The Amazing Disappearing Mike Huckabee

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The utter silence of the 2008 Iowa GOP caucus winner may be a crucial factor in Mitt Romney's emergence at the front of the pack there.

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Think back a year ago to the beginning of 2011. Sarah Palin was still a dominant figure in national politics. Most people had never heard of Herman Cain. And Mike Huckabee looked like the man to beat in Iowa -- or, if he didn't run, the man who would coronate the Iowa winner.

With the caucuses drawing near, observers have puzzled over the vicissitudes of the Iowa season this year, from Michele Bachmann's utter collapse to Tea Party kingmaker Rep. Steve King's announcement that he won't endorse anyone. King's decision is a little surprising, as he's one of the most influential conservatives in the state, as well as being a good friend of Rep. Bachmann. Over at National Journal, Reid Wilson makes the case that his endorsement really wouldn't have much difference.

But Huckabee's stamp of approval really could have had an impact. Since he came from behind to trounce Romney in the 2008 GOP caucus, the former Arkansas governor has been a figurative (and sometimes literal) rock star in the state. Social conservatives are a crucial bloc in the Republican contest, and no one can challenge the bona fides of an ordained minister like Huckabee. Before he decided not to run this time around, it was widely speculated that he'd be able to win the state handily again, especially given the dormant but not dismantled machine he'd built during the previous cycle. Sources suggested that even if Huckabee didn't have the stomach for the marathon run of a presidential race, he might get in anyway to play spoiler for Mitt Romney. "[Huckabee] hates Mitt, and his goal in Iowa last time was to stop him. If he sees an opportunity to cut Mitt off [during the nominating process], he will take it," a Republican who knows both men told Politico in February.

In May, however, Huckabee announced on his Fox News show that he would not be a candidate, saying, "All the factors say go, but my heart says no." That still left him with the opportunity to influence the race through an endorsement of another candidate or impartial agenda-setting commentary. There were plenty of contenders vying for both the social-conservative mantle and the anti-Romney mantle: Bachmann, Newt Gingrich, Rick Santorum, Rick Perry, and Herman Cain prior to his exit. Still, Huckabee stayed quiet. Office politics were surely a factor: in passing up an electoral run, he was securing his anchor's chair on Fox News, and the network has recently worked to rein in its commentators, studiously avoiding choosing a channel champion. Huckabee seems to be allowed to endorse, though, as he said Tuesday that while he would back a candidate, it would probably be after the Florida primary (in practice, that's likely just a promise to endorse the GOP nominee, as Romney may have run away with the contest by then.)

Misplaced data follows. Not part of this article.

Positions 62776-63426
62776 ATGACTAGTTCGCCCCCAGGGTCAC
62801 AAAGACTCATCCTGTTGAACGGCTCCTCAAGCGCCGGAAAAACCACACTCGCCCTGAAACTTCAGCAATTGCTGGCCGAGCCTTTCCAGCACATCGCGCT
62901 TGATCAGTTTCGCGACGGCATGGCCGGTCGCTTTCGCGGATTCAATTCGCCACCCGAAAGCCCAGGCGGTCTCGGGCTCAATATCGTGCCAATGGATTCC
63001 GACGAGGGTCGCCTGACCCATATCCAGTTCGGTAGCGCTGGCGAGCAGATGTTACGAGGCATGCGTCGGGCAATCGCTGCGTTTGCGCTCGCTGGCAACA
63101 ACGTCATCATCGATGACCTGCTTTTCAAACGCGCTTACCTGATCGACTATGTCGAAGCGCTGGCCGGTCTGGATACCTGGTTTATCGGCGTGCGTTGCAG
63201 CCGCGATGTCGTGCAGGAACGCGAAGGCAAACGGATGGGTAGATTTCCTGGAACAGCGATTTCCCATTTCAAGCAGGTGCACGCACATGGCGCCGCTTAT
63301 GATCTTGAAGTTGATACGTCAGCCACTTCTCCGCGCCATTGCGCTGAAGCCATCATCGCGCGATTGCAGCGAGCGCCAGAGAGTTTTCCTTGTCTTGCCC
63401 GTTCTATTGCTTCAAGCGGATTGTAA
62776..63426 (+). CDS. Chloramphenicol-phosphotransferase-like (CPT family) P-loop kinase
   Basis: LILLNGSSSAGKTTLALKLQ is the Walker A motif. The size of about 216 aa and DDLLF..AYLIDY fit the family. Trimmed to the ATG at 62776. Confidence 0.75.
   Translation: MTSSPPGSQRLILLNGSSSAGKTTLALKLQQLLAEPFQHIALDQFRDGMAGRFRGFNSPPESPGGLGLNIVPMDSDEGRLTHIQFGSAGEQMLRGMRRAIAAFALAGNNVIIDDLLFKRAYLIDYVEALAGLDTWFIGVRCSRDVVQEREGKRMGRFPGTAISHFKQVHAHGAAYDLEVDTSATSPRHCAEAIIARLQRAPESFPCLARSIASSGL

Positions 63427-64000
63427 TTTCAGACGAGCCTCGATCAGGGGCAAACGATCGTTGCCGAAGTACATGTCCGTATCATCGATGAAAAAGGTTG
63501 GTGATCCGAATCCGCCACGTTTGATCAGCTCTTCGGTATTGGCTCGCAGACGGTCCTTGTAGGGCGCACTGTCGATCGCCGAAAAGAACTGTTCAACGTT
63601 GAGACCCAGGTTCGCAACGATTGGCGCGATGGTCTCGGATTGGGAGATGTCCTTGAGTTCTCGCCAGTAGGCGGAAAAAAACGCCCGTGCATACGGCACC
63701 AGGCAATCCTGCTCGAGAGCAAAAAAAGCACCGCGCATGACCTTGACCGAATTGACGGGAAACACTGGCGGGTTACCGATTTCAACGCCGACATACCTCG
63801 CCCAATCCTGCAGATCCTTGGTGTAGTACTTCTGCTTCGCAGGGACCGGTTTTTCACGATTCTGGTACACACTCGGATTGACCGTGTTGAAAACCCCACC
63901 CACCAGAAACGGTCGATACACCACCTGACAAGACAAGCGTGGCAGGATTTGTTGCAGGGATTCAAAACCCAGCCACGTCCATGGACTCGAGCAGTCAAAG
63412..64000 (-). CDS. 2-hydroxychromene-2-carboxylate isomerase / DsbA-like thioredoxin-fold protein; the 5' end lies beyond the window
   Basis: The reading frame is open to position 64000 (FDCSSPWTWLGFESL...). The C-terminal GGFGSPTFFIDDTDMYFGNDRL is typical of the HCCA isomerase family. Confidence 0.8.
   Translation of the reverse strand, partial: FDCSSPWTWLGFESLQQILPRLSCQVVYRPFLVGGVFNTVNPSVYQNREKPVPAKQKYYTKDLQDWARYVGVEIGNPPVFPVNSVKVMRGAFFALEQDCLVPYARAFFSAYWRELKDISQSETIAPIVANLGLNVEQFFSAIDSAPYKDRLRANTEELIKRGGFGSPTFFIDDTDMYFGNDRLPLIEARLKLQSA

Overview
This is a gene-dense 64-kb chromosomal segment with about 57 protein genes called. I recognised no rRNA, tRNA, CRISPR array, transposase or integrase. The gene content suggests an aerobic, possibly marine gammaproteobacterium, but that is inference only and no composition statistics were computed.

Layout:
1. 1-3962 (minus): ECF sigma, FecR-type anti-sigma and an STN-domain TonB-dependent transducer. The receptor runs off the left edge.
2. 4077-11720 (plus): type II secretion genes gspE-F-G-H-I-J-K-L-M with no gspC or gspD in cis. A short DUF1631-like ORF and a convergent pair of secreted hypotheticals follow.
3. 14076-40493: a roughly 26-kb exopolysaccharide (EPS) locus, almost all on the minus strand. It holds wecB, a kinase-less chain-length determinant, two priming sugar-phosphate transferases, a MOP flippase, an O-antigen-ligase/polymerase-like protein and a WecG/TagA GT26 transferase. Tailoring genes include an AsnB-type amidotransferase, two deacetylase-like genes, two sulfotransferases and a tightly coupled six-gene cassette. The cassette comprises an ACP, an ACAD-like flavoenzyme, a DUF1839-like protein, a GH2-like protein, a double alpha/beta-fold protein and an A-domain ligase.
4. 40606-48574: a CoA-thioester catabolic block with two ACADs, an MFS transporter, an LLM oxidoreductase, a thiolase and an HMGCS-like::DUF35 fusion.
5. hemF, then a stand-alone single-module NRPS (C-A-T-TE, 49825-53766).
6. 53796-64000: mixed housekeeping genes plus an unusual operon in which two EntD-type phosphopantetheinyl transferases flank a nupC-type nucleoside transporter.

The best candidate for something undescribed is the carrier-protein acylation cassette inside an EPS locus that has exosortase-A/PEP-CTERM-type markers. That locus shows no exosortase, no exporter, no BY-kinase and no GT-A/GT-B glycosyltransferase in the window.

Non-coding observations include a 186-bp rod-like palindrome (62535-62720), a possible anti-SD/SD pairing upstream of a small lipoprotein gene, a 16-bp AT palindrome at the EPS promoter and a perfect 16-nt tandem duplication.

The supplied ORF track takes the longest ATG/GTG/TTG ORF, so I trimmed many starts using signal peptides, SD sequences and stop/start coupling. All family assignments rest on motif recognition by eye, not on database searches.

In late December, Bob Vander Plaats -- the prominent social-conservative leader who engineered the Huckabee juggernaut in 2008 -- announced he was backing Santorum. Once again, there were crickets from Huckabee's corner.

At the time, Gingrich's surge hadn't petered out yet. But since then, Gingrich has faded and Romney's moment in Iowa has come. Polls now suggest he has a good chance at winning the state, despite barely campaigning there until December. Huckabee seems resigned to it: during a Christmas Day appearance on "Fox News Sunday," he calmly and mildly predicted a Romney victory. During that spot and again Tuesday morning, he complained about internecine warfare in the GOP field, but remained carefully out of the fray.

Huckabee, and not Steve King, is the dog that didn't bark in Iowa. Perhaps his animosity for Romney was overstated (although their relations in 2008 were frosty at best), or perhaps he decided that the former Massachusetts governor was so formidable as to make opposing him both futile and politically suicidal. But for whatever reason, he's passed up opportunity after opportunity to make his presence felt in the caucus and boost one of the many anti-Mitts. If Romney notches a victory tonight, he might want to send a thank-you note to Little Rock.

Image: Chris Keane / Reuters

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Presented by

David A. Graham

David Graham is a senior associate editor at The Atlantic, where he oversees the Politics Channel. He previously reported for Newsweek, The Wall Street Journal, and The National.

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